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Stress and Oral Health in Prescott

Stress and Oral Health

10 Dec Stress and Oral Health in Prescott

Believe it or not, stress can have a big impact on the overall health of your mouth. At Prescott Dentistry, we believe that the health of the body and the mouth are connected- that what’s happening in the mouth is a reflection of what’s happening in the whole body. We often think about the effects of stress on the rest of the body, while ignoring stress and oral health. Here are some things to be mindful of in times of stress.

Immunity

When we experience stress, our immune systems are compromised, in part, because stress depletes the body of essential vitamins and minerals. Stress also causes the hormones in the body to produce less saliva. And saliva contains important bacteria-fighting elements, so as saliva production decreases, its ability to fight off infections in the mouth diminishes. Infections in the mouth can lead to bad breath, tooth decay, and gum disease, as well as increase your risk for things like cardiovascular disease and stroke. Decreased saliva can also lead to a chronically dry mouth, which allows plaque to build up.

Bruxism

Stress can also lead to bruxism, or tooth grinding in your sleep. Since you may not even be aware that your teeth and jaw are working overtime while you’re sleeping, symptoms to look for are headaches, unexplained facial pain, a sore jaw, neck aches, and earaches. If you are experiencing any of these, let us know. A mouthguard may be necessary, or we can discuss other ways to minimize damage.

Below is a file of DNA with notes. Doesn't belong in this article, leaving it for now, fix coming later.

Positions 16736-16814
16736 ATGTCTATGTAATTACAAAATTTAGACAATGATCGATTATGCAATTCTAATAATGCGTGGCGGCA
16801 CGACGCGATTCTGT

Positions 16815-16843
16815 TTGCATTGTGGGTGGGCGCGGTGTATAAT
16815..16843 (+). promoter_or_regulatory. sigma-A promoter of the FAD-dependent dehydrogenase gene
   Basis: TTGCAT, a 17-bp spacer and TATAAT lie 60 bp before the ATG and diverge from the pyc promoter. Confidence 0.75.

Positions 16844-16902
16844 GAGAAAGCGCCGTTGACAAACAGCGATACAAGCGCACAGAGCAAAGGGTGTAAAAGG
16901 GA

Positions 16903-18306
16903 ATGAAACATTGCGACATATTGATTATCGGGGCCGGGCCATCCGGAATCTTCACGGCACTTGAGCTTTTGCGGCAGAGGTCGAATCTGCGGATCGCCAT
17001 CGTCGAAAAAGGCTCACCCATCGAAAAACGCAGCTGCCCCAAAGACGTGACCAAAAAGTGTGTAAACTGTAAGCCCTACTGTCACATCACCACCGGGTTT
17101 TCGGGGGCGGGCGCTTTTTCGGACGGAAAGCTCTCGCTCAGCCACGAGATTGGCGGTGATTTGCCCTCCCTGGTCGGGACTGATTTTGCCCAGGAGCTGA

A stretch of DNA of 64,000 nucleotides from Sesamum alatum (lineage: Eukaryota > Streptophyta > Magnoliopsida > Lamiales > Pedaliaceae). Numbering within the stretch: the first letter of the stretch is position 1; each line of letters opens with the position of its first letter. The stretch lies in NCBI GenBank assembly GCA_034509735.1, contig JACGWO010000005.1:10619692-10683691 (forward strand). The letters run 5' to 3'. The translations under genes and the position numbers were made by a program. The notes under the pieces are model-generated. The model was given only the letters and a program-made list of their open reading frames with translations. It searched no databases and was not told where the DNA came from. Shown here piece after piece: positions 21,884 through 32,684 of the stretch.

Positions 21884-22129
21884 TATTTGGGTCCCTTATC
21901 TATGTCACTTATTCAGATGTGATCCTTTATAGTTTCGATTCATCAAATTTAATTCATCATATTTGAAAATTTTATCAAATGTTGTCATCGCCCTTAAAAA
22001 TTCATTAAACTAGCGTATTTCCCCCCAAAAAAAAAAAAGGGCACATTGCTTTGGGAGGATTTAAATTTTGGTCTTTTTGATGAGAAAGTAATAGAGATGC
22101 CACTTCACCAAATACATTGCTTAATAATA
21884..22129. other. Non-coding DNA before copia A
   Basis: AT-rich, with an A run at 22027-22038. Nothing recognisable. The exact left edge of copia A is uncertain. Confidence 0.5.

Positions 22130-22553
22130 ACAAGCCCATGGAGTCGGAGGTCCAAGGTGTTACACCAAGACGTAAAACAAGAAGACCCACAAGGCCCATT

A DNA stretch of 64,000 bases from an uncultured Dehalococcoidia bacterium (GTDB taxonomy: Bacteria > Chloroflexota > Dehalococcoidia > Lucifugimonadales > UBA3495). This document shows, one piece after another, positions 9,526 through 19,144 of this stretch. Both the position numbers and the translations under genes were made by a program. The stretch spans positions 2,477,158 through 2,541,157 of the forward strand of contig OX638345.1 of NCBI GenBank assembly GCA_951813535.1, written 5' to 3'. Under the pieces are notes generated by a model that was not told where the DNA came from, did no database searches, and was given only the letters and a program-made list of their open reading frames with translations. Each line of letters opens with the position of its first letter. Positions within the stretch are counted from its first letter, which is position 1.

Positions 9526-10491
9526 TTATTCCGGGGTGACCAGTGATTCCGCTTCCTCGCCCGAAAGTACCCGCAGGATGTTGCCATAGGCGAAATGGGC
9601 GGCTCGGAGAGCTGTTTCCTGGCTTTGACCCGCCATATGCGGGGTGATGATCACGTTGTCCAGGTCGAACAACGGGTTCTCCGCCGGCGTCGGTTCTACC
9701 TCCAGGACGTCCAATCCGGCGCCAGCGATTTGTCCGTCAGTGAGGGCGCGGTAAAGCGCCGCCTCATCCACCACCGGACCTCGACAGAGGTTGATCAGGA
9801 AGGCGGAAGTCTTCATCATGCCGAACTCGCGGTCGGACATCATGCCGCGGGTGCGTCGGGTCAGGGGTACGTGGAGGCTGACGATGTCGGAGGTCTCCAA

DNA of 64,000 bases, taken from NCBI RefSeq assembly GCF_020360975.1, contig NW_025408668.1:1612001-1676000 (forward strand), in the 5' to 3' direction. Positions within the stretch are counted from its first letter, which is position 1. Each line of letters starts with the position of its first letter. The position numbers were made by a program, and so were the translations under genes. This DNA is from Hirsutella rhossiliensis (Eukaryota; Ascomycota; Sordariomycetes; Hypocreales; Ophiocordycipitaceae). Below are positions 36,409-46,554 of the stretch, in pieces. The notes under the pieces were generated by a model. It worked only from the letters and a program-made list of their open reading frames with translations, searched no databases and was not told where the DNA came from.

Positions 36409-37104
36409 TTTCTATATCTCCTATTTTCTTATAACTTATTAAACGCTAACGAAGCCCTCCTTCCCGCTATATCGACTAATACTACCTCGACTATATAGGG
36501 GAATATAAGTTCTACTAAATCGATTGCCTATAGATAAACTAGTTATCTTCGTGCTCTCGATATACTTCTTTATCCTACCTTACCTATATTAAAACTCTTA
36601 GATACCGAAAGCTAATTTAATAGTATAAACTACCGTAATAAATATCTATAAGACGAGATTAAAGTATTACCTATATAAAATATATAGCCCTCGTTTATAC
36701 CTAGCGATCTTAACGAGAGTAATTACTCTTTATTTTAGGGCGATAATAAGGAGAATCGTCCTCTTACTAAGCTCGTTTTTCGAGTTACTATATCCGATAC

Nutrition and Stress

Stress also often negatively impacts the way that we eat, which in turn greatly affects our oral health. We all know sugar is bad for our teeth. But what you might not know is that highly processed foods that are high in sugar and fat are more likely to create an acidic environment in the mouth. That acidic environment creates the ideal situation for bacteria to grow. Acid it can strip the enamel, which serves as a protective layer for the teeth, making your teeth more susceptible to bacteria. Eating foods rich in calcium and magnesium, especially during times of stress, is important to prevent this acidity from developing. Green leafy vegetables and bananas are great sources of these essential minerals.

The good news? Here at Prescott Dentistry, we care about your overall health. And we understand that everyone experiences stress. Though it will never be completely eliminated, there are things you can do to manage the effects of stress on the mouth. When we are stressed, oral care at home might be one of the first things we let go of—so remember to make your dental hygiene a priority and continue to visit us for your routine visits twice a year. Prevention is always the best medicine. We also provide complimentary comfort items to ensure that your dental visit isn’t adding to your stress! Ask us about more ways to manage stress and oral health at your next appointment!